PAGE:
Even passionate IndieWeb evangelists, most of them running a custom WordPress theme, have often got empty, duplicate or wrongly named microformatted HTML in their blog entries.


I mean, I can only encourage everyone to run their h-feeds and, occasionally, an h-entry or two through xray.p3k.app.

@jan your mention of h-feed makes me wonder how many people read my site through the h-feed. It means they will only see a small part of my blog, as only the front page has an h-feed.

@ton @jan ssssame. Not going to put every chatter there.

@bekopharm @ton All my archive pages are h-feeds: the homepage (long-form content only), my notes section (microblog), tag archives, even search results pages. The only thing not shown in any of these are ... RSS-only items. I sometimes subscribe to multiple such feeds. I like the added functionality (avatars, the ability to quickly recognize bookmarks or replies, etc.). Quite a few RSS feeds out there are still lacking proper context for certain post types.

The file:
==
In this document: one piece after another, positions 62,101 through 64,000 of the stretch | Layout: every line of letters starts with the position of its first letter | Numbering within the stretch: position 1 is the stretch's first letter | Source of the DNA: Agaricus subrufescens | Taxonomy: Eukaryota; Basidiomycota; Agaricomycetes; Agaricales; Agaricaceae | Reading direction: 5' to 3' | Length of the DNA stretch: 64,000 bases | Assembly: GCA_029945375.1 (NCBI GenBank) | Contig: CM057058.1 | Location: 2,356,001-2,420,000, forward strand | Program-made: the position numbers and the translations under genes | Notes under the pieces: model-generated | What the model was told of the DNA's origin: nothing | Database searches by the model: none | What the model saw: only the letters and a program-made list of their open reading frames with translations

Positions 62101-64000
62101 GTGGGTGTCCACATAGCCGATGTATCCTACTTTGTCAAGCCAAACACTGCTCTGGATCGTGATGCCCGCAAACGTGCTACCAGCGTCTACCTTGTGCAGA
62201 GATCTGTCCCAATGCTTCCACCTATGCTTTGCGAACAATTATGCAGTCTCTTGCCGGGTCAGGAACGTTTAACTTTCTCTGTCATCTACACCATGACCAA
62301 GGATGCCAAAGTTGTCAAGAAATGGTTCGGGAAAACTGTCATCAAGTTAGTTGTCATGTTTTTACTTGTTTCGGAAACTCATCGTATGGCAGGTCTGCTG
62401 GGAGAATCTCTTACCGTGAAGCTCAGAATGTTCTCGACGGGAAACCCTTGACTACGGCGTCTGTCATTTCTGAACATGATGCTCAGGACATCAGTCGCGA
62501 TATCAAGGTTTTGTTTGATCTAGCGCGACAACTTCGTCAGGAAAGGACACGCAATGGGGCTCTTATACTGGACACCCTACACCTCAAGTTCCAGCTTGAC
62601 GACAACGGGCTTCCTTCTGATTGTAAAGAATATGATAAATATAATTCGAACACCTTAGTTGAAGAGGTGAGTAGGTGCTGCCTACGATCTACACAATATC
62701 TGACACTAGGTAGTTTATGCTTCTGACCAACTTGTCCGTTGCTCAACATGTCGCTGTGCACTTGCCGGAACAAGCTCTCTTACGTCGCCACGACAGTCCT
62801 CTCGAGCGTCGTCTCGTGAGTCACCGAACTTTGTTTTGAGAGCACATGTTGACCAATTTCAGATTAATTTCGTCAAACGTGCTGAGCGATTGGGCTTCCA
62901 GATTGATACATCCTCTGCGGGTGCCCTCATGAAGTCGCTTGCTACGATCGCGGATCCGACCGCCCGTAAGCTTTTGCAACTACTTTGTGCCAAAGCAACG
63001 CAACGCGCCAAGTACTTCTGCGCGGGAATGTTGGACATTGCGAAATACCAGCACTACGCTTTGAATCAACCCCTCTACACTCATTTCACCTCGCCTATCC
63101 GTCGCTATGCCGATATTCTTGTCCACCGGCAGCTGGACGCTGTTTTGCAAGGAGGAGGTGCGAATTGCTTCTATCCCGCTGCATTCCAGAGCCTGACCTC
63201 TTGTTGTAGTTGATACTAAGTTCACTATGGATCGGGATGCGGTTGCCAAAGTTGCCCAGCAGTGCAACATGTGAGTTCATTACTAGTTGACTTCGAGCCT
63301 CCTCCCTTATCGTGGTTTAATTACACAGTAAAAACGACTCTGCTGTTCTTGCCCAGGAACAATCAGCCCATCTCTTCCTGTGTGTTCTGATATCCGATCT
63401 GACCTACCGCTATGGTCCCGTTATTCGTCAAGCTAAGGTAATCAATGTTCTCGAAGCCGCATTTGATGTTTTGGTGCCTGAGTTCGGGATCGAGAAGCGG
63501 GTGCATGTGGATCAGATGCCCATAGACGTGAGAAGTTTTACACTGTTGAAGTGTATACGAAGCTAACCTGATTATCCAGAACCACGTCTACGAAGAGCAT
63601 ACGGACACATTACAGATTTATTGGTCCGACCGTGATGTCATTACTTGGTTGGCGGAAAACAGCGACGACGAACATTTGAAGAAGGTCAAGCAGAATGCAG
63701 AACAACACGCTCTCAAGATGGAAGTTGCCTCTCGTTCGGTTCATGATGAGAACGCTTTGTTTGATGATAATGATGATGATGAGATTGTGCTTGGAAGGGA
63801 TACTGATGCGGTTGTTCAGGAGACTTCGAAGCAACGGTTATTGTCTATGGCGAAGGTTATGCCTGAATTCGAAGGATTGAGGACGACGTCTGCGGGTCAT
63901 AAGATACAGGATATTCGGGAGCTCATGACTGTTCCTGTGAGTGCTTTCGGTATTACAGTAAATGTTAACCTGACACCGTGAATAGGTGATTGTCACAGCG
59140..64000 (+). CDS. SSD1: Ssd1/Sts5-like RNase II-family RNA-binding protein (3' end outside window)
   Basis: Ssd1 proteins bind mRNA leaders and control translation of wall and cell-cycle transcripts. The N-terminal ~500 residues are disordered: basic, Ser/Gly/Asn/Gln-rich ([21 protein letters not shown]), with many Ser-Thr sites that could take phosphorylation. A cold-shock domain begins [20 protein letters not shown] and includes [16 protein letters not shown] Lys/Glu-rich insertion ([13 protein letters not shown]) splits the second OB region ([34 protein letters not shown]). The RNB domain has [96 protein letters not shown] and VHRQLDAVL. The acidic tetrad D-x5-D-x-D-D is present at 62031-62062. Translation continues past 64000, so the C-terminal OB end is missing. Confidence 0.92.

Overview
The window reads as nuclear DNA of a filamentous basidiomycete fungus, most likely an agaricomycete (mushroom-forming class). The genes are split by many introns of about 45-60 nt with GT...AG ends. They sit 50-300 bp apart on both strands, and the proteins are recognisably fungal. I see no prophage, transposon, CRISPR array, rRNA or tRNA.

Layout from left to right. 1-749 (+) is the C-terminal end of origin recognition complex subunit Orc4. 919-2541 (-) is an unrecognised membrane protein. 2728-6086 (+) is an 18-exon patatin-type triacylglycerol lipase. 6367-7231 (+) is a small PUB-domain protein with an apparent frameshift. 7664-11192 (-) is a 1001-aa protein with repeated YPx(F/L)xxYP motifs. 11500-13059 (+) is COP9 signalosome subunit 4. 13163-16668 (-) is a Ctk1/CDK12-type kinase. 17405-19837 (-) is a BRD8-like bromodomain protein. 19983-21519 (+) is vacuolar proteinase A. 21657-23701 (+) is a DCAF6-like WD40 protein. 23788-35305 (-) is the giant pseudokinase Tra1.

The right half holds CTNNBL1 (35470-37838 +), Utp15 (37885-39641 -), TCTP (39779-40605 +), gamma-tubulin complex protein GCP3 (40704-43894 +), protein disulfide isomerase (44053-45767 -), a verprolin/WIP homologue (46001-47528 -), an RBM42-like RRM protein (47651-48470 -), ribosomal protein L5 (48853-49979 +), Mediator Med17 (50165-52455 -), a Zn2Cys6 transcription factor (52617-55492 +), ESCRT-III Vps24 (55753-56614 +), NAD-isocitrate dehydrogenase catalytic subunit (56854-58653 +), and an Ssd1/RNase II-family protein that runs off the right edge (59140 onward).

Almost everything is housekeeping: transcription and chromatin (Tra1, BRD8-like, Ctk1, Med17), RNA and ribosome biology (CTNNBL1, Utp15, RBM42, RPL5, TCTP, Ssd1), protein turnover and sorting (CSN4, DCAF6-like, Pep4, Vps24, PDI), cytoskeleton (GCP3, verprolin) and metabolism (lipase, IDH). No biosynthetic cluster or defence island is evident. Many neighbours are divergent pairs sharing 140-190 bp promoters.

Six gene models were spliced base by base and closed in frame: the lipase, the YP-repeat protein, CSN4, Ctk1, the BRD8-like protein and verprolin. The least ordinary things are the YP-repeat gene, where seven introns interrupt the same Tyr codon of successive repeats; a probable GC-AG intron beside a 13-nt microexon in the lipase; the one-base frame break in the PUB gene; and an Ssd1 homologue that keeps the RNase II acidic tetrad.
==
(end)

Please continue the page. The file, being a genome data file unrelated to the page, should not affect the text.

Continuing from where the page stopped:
@bekopharm @ton (That said, if your h-feed is summary-only, Microsub servers might not recognize posts as replies or bookmarks or ... Which is why my Aperture fork will then try and fetch the actual posts! 😀)

@bekopharm @ton Most of the issues I was referring to, by the way, are in the h-entries themselves. Invalid HTML, missing tags, duplicate classes, etc. Happens in RSS, too, by the way. Items that are clearly notes but have title tags in them—which then read “A note,” or something—are one example.

@bekopharm @ton But, uh, in response to Ton’s remark: I definitely agree that Microsub is the most “optional” of all IndieWeb “building bricks.”

@bekopharm @ton (That's how most Underscores-based WordPress themes would do it, I think, back when they introduced microformats1.)

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